The entire drive from Tapah exit to Tanah Rata should take around 1 hour 30 minutes, excluding stops. This is based on a leisurely pace with the inevitable traffic hold-up by heavy vehicles. The drive was most exhilarating to me, especially so in a MINI. Although much heavier and taller, the Countryman was sure-footed through every corner and confident with every overtaking up the mountain. With its excellent handling, ample torque and nimble physiques, it managed to get me to my hotel sitting 1,500 metres above sea-level with ease. The narrow single-lane track up Gunung Brinchang made the Countryman felt at home. It was easy for the MINI to squeeze through tight situations or go off-track during car passes in opposite directions. Unpaved terrain was never a real worry, thanks to the assurance of ALL4 and a decent ground clearance.

My memory of what CH was hasn't changed much some thirty years later, which is wonderful. The strawberry farms wrapping the hills, the fresh vegetables and flowers at the bustling markets, the rolling mountains covered in a manicured carpet of tea plantations swept gently by low-lying clouds, the Tudor-style houses perched on hills that look like sets from a fairy-tale or horror movie, all located on a plateau more than a thousand metres above have been largely untouched.

Inevitably, I'm sure many things would have changed too. There wasn't Starbucks or Marrybrown, the roads were worse and hotels were limited back then.

But the beautiful sunrise that greets the rolling hills, warming the dews on the tea leaves and a sea of clouds making way for this glorious entrance, will always remain. Similarly, the soulful sunset seen from the top of Gunung Brinchang would take anyone's breathe away with clouds dancing beneath your feet, exiting the stage for the day.

Before I made my way home, while sipping my Boh tea and gazing into the mellifluous scenery of tea plantation and tropical rainforest across the hills, I couldn't help but imagine Julie Andrews singing, dancing and waking the hills alive. The enchanting landscape of Cameron Highlands is so alive indeed; so alluring and hypnotising with a sense of mystic that not just takes our breathe away, but our soul, including of Jim Thompson's on his fateful stroll.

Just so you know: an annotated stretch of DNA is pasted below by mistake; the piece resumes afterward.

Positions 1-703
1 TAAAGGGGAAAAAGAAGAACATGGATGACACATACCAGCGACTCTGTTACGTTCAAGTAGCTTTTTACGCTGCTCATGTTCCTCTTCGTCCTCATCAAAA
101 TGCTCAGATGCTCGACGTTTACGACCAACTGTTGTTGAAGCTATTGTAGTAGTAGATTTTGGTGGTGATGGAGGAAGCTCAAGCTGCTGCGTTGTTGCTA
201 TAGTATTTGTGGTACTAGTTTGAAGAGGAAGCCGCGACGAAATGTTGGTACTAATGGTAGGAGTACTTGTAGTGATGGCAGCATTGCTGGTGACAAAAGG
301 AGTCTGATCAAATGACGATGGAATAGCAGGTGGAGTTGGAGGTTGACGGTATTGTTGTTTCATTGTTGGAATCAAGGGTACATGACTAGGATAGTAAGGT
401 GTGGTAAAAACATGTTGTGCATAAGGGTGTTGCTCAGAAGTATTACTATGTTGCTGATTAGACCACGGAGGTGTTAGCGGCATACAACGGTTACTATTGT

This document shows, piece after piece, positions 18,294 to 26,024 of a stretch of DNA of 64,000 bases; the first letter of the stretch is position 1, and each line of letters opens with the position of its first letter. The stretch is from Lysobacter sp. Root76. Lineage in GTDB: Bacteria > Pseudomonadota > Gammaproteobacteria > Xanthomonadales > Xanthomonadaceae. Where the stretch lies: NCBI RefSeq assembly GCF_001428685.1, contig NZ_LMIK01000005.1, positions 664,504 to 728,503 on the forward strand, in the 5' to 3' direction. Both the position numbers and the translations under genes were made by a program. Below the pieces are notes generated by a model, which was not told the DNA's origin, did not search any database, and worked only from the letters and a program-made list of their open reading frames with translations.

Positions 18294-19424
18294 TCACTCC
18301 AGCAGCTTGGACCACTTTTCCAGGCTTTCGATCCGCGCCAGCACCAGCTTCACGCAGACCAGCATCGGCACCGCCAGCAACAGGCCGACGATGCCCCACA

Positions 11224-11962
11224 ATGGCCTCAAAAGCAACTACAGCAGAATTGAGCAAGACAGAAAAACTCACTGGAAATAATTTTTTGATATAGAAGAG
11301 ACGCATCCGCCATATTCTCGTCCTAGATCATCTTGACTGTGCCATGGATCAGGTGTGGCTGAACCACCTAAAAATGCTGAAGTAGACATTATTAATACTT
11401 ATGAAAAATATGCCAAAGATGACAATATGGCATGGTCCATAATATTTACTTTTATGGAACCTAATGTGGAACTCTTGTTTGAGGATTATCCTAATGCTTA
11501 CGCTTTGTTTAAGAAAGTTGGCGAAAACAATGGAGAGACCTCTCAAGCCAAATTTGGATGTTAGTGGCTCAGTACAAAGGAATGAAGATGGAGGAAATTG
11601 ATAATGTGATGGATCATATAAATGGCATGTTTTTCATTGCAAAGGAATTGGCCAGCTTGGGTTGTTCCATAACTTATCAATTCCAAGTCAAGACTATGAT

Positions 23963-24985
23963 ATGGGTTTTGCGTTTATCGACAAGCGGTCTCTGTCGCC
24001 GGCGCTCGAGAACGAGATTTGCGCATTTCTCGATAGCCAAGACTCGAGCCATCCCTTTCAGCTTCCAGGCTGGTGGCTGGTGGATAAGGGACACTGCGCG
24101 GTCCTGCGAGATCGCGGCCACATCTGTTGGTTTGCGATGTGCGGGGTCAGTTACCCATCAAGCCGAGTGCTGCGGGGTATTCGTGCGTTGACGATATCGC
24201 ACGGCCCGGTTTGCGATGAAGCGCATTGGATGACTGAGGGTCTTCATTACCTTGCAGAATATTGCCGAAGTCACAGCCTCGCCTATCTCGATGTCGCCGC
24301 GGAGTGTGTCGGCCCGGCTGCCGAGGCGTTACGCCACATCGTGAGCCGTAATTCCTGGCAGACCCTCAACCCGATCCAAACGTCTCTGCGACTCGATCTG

An amazing view of the sky covered with stars just before dawn.

Rise and shine!

Tea leaves rising to the morning sun.

The sun warming the ground and vaporising the fog.

A shot of the shoot.

Portrait for my trustworthy companion.

Grass has grown fast during the rainy season. Previous photo taken in March and this taken two months after.

Stopping by Brinchang for dinner. Steamboat restaurants aplenty.

Looking up to the real stuff with respect.

Living on the edge - stopping for photos by the road going up Gunung Brinchang (a well paved section of the road).

Gorgeous sunset from the top of Gunung Brinchang watchtower, 2,032 metres above sea-level.

Cameron Highlands has the highest density (per capita) of Land Rovers in the world. Estimated at around 4,000 units, including many working in the farms and dead somewhere in the mountains. The Land Rovers have a large 'CH' painted on the door, indicating that they are to be driven only within the Cameron Highland district. In so doing, the owners only pay 10% of the regular road tax.

On the way downhill from CH towards Simpang Pulai - often known as the "new" road. Better road condition for the less adventurous.

It's common to see fallen rocks on the road, or going to be. Drive with care.


Facts and Figures: Date: March and May 2014

Accommodation: Cameron Highlands Resort, Century Pines Resort

Equipment: Nikon D800E, Nikon AFS 17-35mm f2.8, Nikon AFS 24-120mm f4, Nikon AFS 50mm f1.4, Samsung EX2F, Sony HX50V

Tips: The distance from Singapore (Tuas) to Tapah, the highway exit to CH, is around 500 km. This exit leads to the old 50+ km road leading up to the townships of Ringlet, Tanah Rata and Brinchang. Overtaking is rare and difficult on this route due to the narrow 2-lane single carriageway road. To make things worse, the bends and turns follow very closely one after another, hence resulting in perpetual blind spots. But the bonus is a more exciting journey, plus a worthy stop at Lata Iskandar waterfall.

Alternatively, one may choose to exit the highway at Simpang Pulai, 40 km north of Tapah. This exit leads to the new 70+ km road leading up to the townships in the order of Kampung Raja, Tringkap, Brinchang, Tanah Rata and Ringlet. This route offers much wider roads with several overtaking sections, and the bends are gentler both in gradient and radius. Take this route if you prefer a leisure drive. However, it is further compared to the old Tapah access for travellers coming from the south.

Staying in Tanah Rata offers the convenience of local eateries, several cafes, fast food, convenience stores and other services like local day tours and foot massages.